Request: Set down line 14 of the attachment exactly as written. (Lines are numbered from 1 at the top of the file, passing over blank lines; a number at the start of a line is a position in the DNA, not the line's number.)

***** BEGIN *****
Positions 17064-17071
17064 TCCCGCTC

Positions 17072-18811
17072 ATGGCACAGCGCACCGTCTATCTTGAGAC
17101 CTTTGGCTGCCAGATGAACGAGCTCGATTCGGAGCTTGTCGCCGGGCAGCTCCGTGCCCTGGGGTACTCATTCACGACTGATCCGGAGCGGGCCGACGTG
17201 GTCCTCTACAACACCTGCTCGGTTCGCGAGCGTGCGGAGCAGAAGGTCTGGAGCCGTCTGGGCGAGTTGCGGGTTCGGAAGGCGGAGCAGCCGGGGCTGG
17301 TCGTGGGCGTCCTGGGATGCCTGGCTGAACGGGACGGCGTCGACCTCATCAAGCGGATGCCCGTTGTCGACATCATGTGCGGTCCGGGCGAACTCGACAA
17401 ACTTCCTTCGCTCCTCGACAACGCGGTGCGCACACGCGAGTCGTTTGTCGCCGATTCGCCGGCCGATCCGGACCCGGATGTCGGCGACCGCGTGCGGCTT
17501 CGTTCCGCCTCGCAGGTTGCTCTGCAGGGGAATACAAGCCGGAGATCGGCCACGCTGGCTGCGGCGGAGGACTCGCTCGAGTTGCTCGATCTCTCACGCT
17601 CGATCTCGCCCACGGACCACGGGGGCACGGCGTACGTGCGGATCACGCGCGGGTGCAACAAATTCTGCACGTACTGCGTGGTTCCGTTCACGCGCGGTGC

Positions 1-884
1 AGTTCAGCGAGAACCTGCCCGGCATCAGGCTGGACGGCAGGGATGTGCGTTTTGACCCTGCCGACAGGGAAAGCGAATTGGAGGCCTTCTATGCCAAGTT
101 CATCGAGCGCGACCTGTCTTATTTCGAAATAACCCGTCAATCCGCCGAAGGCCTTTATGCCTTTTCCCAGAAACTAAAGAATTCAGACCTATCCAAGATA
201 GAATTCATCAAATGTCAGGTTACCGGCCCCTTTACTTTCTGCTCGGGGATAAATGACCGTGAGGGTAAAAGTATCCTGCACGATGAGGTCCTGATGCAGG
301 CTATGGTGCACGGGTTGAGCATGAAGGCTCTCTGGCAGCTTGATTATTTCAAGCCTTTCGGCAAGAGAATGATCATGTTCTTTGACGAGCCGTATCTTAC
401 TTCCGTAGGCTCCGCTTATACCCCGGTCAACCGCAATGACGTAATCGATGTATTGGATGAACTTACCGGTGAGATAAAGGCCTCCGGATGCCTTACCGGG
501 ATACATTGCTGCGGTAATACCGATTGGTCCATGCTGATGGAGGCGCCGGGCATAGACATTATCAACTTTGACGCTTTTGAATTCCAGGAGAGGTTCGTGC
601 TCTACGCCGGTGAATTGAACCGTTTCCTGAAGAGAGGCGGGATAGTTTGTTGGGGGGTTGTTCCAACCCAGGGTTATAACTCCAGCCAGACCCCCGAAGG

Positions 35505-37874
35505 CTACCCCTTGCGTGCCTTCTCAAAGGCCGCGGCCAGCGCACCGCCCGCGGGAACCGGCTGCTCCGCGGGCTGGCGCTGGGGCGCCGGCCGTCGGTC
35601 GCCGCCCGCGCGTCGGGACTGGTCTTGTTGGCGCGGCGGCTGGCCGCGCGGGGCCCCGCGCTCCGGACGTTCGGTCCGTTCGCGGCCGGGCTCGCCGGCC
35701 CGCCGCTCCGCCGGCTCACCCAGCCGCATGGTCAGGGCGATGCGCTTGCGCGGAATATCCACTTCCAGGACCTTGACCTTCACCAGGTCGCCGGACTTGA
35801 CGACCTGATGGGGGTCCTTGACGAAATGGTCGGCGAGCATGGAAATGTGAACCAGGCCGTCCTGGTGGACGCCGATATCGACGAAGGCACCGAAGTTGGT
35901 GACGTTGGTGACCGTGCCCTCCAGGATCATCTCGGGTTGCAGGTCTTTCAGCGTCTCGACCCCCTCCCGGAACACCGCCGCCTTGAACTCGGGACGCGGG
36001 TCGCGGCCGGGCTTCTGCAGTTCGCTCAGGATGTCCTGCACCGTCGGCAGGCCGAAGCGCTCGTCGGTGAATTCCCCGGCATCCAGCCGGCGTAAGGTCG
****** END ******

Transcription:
201 GAATTCATCAAATGTCAGGTTACCGGCCCCTTTACTTTCTGCTCGGGGATAAATGACCGTGAGGGTAAAAGTATCCTGCACGATGAGGTCCTGATGCAGG